Madonna enters this story already a superstar – eight-figure sales of her last album, this her third top-three hit of the year in Britain. “Into The Groove” is no kind of introduction, more a victory parade, and it’s become one of her calling-card singles. Perhaps because it’s a manifesto of sorts: not lyrically, but in the way that everything great about Madonna and her pop – movement, power, willpower, sex, hunger, vulnerability – is in here somewhere.
Actually, most of it’s in one place – the series of repeated “now I know you’re mine”s that serve as the bridge into the final chorus. At first she sings the line at the lower end of her range, with the husky strength that’s made her ballads so compelling, beckoning her dancer-lover closer. And then suddenly she can’t keep it in any more, and “now I know you’re mine!” rings out in her other voice, the sparky, raw, New York clubland hustler voice you get on “Burning Up”, “Holiday”, “Angel”. It’s pure triumph: the moment when a girl singing “you’re mine” to a guy in pop finally, irreversibly flips from domestication to predation.
But most of “Into The Groove” isn’t like that: unlike several of her previous singles which really were all about her and her teasing and shocking and winning the crowd, this is highly functional. A little bit freestyle, a little bit pop, it’s a good, modish dance record. You could imagine this as being by one of the post-disco club scene’s many two- or three-single acts, a Carol Jiani or a Stacey Q but with thinner vocals. Well, you could if Madonna’s presence wasn’t so unmistakable: anonymity’s the only flirtation she could never have pulled off.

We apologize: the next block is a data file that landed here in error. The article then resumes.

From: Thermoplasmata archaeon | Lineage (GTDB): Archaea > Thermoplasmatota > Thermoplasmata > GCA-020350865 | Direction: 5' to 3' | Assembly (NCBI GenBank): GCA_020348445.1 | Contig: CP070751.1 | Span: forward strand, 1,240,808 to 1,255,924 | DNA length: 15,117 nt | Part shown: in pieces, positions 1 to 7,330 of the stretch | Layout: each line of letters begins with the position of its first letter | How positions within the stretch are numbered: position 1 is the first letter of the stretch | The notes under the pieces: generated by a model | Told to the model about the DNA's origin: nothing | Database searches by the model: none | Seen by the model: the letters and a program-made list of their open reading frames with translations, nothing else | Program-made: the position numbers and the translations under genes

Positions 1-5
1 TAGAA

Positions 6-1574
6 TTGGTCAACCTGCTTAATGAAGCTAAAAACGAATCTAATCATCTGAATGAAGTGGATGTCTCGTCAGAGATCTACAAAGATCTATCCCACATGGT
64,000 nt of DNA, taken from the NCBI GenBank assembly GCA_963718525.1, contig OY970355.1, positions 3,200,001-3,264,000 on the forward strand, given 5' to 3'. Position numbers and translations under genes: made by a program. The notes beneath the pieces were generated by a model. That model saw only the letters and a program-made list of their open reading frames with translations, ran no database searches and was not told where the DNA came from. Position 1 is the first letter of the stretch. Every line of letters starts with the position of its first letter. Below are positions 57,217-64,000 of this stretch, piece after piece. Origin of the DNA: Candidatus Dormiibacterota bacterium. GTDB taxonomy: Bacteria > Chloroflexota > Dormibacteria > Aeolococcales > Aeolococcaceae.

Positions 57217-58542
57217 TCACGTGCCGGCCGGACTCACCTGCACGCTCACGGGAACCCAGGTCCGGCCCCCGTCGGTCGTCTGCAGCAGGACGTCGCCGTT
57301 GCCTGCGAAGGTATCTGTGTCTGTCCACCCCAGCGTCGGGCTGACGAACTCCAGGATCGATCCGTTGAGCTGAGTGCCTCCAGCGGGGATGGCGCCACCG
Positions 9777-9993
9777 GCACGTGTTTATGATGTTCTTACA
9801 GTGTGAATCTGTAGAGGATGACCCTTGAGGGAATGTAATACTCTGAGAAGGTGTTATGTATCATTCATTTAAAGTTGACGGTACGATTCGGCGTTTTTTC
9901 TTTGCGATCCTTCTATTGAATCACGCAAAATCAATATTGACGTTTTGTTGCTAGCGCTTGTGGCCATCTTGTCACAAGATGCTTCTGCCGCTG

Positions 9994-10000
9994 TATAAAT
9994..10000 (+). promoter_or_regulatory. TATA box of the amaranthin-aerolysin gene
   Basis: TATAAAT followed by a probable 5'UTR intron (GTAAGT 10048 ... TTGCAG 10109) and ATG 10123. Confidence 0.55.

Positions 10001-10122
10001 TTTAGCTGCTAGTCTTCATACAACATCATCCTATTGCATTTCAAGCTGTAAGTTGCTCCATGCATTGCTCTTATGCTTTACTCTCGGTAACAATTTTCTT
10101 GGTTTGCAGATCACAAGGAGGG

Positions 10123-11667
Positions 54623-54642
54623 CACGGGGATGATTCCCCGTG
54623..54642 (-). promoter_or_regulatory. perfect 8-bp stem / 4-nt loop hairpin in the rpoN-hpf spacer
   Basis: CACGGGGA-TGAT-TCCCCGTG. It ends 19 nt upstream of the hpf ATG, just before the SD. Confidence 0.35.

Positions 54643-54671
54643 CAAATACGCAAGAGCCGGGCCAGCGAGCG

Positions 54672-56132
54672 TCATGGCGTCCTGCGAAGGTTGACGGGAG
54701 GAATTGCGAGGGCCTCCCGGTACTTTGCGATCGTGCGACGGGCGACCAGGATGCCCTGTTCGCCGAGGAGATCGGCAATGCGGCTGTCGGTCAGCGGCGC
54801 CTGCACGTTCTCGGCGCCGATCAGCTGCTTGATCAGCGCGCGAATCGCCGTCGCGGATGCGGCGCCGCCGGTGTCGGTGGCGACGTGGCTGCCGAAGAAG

Madonna is one of pop’s foundational figures – perhaps the last of them: one of the people without whom modern music just doesn’t decode properly. She’s the closest thing to an Elvis in my lifetime – someone who emerged out of populist, underappreciated musics and whose sheer charisma changed the culture – how pop singers (and their fans) dressed, danced, behaved, thought about themselves. That doesn’t mean all her records are good – though a remarkable number are, this included. “Only when I’m dancing can I feel this free”: this is the dancing queen all grown up, and determined to hold the spotlight on her own terms.